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[ Composite Primary key verses one column based primary key ]

I have gone through link:


Mine question:

For a table, which can never be referenced as Foreign Key to any other table, what are +ve / -ve aspect in term of insertion/updation of having single column based primary key verses multi-column/composite column primary key?


Answer 1

Yes, a multi-column primary key is still a bad choice, if:

  • your primary key is also the clustering key
  • your table also contains other non-clustered indices


  • the value(s) from the clustering key (e.g. the single INT column, or your composite key) will be added to each and every entry in each and every non-clustered index

Thus: if you have a composite primary key of 200 bytes in size, and you have a few non-clustered indices on your table, you'd be wasting a lot of memory on your SQL Server - and not just on the (comparatively cheap) disks, but also in SQL Server main memory (which typically isn't quite as cheap).

Besides waste of space, your performance will also lag, since larger indices mean more disk I/O for the same operations.

In general: use a composite primary key on your table only if you never need to reference that table (really never, not even in the future), and if you have no other non-clustered indices on that table.

Answer 2

And how can you possibly be absolutely certain your key "could never be referenced by a FK" ?

Your combination of attributes is indeed unique (otherwise you wouldn't be considering making it a 'primary key').

Your combination of attributes is therefore a valid means of identification for the real-world thing that is described in your table.

Saying that this could never be referenced by a FK is tantamount to saying that "no extra information regarding this type of thing will ever become relevant to the business". How can you possibly know ?

Answer 3

Business requirements (data integrity requirements) should be the determining factor about what keys to implement. Enforcing uniqueness on one attribute is obviously a different to enforcing it on more than one because duplicates that would be permitted in one case would not be permitted in the other (unless you implement both keys of course).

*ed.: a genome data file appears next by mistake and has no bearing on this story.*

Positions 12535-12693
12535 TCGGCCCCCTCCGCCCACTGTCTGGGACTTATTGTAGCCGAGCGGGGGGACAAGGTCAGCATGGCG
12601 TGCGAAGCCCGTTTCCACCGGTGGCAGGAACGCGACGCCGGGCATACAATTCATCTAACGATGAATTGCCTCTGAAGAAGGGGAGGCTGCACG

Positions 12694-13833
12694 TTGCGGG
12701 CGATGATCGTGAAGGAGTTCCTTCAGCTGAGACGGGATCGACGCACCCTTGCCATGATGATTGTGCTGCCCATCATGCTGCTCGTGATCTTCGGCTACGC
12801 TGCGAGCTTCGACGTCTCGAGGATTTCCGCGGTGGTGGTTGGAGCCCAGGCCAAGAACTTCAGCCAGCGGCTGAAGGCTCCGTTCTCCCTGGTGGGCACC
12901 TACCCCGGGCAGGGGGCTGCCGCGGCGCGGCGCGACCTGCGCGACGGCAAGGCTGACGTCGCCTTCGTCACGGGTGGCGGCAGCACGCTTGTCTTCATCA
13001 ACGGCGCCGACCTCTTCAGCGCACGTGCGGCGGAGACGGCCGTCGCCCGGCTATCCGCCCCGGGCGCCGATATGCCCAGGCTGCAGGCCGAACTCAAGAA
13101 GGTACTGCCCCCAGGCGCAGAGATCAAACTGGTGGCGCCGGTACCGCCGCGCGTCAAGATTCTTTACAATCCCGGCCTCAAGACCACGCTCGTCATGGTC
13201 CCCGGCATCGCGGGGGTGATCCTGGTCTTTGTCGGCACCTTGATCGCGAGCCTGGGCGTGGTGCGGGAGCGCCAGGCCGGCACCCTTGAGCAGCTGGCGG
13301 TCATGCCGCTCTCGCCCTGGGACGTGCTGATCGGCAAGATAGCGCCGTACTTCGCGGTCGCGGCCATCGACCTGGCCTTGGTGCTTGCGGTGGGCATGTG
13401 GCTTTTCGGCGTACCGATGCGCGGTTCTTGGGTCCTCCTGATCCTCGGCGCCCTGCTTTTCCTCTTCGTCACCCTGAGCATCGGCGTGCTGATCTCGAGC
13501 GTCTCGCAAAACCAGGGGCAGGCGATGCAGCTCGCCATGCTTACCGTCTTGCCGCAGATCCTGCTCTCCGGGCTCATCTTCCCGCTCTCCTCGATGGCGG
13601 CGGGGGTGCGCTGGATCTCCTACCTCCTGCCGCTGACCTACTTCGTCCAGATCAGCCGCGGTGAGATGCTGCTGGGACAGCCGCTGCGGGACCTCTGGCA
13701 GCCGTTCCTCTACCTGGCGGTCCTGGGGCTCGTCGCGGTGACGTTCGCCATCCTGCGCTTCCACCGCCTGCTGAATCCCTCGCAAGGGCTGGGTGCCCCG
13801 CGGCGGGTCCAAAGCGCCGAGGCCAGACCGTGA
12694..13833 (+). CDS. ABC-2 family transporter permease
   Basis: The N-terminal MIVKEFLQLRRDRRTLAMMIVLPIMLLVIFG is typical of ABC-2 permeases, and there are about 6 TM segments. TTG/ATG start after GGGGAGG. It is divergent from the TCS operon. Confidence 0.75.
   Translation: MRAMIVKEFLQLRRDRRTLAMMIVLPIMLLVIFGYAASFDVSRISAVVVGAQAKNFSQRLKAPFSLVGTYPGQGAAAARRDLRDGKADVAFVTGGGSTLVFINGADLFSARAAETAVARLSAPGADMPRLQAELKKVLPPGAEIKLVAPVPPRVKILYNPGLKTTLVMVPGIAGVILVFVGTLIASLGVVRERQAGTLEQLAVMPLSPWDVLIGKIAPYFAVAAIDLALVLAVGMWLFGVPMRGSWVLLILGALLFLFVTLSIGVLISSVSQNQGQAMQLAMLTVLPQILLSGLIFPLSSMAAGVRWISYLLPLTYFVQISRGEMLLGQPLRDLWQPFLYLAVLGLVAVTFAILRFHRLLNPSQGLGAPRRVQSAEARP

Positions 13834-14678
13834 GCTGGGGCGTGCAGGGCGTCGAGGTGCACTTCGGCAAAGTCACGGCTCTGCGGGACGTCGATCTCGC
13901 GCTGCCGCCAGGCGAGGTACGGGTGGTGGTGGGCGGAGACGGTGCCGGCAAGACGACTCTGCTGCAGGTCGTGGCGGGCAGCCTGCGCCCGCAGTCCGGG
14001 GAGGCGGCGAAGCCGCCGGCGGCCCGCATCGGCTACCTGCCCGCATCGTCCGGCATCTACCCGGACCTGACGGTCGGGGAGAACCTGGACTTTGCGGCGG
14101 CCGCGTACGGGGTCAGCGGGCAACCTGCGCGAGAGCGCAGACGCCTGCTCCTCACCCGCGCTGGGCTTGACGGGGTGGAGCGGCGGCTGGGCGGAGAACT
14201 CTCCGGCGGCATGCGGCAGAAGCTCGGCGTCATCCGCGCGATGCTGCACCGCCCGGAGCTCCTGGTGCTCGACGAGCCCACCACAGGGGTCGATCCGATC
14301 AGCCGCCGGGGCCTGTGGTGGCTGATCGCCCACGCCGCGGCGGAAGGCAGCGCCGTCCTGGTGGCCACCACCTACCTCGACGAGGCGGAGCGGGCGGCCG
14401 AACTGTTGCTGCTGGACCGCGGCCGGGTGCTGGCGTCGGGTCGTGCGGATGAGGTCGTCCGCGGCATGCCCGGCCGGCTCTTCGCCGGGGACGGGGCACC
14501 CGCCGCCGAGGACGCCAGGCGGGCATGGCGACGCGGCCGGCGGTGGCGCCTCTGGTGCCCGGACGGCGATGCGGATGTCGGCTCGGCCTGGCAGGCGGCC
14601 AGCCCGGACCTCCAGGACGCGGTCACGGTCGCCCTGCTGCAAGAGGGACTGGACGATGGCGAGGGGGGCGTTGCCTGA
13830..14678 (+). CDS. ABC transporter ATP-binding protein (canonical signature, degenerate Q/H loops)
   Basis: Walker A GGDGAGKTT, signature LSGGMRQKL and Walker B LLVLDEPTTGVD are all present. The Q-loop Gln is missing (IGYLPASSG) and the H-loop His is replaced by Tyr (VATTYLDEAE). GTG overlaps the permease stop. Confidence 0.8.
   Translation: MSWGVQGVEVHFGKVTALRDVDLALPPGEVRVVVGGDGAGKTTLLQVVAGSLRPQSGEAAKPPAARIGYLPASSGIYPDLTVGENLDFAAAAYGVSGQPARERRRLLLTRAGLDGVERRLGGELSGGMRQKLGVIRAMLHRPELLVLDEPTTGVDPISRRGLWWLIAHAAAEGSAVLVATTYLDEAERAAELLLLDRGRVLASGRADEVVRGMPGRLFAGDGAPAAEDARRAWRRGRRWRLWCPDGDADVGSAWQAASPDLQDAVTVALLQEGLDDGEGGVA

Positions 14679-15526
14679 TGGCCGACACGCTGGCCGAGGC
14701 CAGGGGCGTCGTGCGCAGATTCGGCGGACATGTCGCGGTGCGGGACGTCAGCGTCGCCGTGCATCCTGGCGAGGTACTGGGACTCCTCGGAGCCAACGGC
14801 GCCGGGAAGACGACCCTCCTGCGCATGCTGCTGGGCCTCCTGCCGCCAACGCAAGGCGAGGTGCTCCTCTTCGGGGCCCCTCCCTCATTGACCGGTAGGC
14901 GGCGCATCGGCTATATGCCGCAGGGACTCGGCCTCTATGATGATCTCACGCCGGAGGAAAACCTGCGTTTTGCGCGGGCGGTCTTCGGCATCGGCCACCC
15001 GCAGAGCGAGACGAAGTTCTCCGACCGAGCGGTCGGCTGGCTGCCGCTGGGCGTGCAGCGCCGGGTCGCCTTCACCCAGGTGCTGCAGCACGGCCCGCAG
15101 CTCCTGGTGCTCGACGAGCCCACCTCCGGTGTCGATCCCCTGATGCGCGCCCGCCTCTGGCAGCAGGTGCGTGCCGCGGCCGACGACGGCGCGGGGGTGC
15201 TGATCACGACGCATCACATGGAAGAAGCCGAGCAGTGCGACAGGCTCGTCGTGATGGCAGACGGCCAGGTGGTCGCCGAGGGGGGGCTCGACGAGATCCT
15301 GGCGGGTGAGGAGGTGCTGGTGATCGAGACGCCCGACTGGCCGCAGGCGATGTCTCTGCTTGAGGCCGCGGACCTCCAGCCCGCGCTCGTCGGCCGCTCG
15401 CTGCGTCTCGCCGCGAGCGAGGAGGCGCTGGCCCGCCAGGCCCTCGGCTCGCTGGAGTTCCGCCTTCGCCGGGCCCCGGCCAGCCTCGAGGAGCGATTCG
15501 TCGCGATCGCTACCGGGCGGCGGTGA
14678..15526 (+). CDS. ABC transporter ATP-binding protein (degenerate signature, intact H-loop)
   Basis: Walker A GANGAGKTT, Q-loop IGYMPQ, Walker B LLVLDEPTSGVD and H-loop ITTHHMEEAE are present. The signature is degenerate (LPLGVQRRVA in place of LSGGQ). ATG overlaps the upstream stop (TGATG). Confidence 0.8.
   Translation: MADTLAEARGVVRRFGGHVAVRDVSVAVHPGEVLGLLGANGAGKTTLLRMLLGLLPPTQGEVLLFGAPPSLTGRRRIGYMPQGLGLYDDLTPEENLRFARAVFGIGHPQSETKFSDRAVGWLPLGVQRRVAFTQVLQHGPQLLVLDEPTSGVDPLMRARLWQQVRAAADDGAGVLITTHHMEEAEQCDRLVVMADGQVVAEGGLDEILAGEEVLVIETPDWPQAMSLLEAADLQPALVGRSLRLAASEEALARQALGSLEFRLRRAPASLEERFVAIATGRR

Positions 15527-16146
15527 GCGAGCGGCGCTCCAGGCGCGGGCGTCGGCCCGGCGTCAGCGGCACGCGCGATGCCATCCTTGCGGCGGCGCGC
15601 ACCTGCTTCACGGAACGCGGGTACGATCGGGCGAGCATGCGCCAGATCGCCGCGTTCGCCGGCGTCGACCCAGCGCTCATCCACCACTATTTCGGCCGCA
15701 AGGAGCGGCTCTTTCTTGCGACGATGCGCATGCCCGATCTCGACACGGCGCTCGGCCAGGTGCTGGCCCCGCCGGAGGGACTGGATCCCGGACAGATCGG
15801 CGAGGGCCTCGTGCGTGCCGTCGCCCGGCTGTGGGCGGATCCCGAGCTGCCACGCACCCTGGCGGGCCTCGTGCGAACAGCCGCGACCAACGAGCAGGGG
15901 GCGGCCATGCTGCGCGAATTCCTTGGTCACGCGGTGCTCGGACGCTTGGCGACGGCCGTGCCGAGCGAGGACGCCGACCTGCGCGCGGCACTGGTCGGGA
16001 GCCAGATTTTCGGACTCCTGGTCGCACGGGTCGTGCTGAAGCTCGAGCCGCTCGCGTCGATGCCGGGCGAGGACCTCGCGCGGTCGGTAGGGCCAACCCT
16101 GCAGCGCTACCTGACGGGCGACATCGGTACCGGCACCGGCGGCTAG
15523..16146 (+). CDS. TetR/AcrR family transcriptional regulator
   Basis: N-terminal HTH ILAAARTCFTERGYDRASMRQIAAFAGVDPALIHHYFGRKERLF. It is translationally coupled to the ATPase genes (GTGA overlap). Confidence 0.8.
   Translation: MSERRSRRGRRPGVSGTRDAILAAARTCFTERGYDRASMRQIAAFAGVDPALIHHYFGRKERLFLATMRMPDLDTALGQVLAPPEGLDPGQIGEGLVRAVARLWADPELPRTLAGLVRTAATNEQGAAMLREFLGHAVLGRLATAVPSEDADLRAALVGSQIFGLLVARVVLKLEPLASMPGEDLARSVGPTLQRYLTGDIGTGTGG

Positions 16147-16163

Note that marc's answer applies only to clustered indexes, not primary keys. They are not the same thing. His answer is also specific to SQL Server.

Answer 4

There are two competing philosophies on this issue.

I'm firmly in the camp of using composite primary keys for certain tables, myself.

When I design a database, I use ER modeling to collect information requirements in one place. Every value to be served up by the database is an instance of an attribute, and every attribute describes a subject matter entity or a relationship among two or more subject matter entites. Foreign keys don't go into the analysis phase.

Before starting database design, I decide how each entity will be identified, from the application perspective. These are going to give me my primary keys. Every table that describes an entity will have a simple primary key, the identifier for the entity. Simple relationships (binary, many-to-one) don't need a table of their own. Every table that describes a complex relationship will have a composite primary key made up of the primary keys of the participating entities.

Foreign keys plug in in the obvious way. Well, obvious to me, at least. This provides an initial table design in 3NF, and maybe higher. Table design might be altered by further normalization or by other design patterns incompatible with normalization (so called denormalization). But this is the first cut at table design.

This design practice results in different results as far as performance and data integrity than the prevailing practice. The prevaling practice puts an autonumber column called "id" in as the first column of every table. This column becomes the primary key.

In essence, this practice uses the SQL table structure to mimic the graph model of data, even if it looks like a relational model. The id column is essentially a surrogate for the row's address. The graph model of data has an upside and a downside. More on this if requested.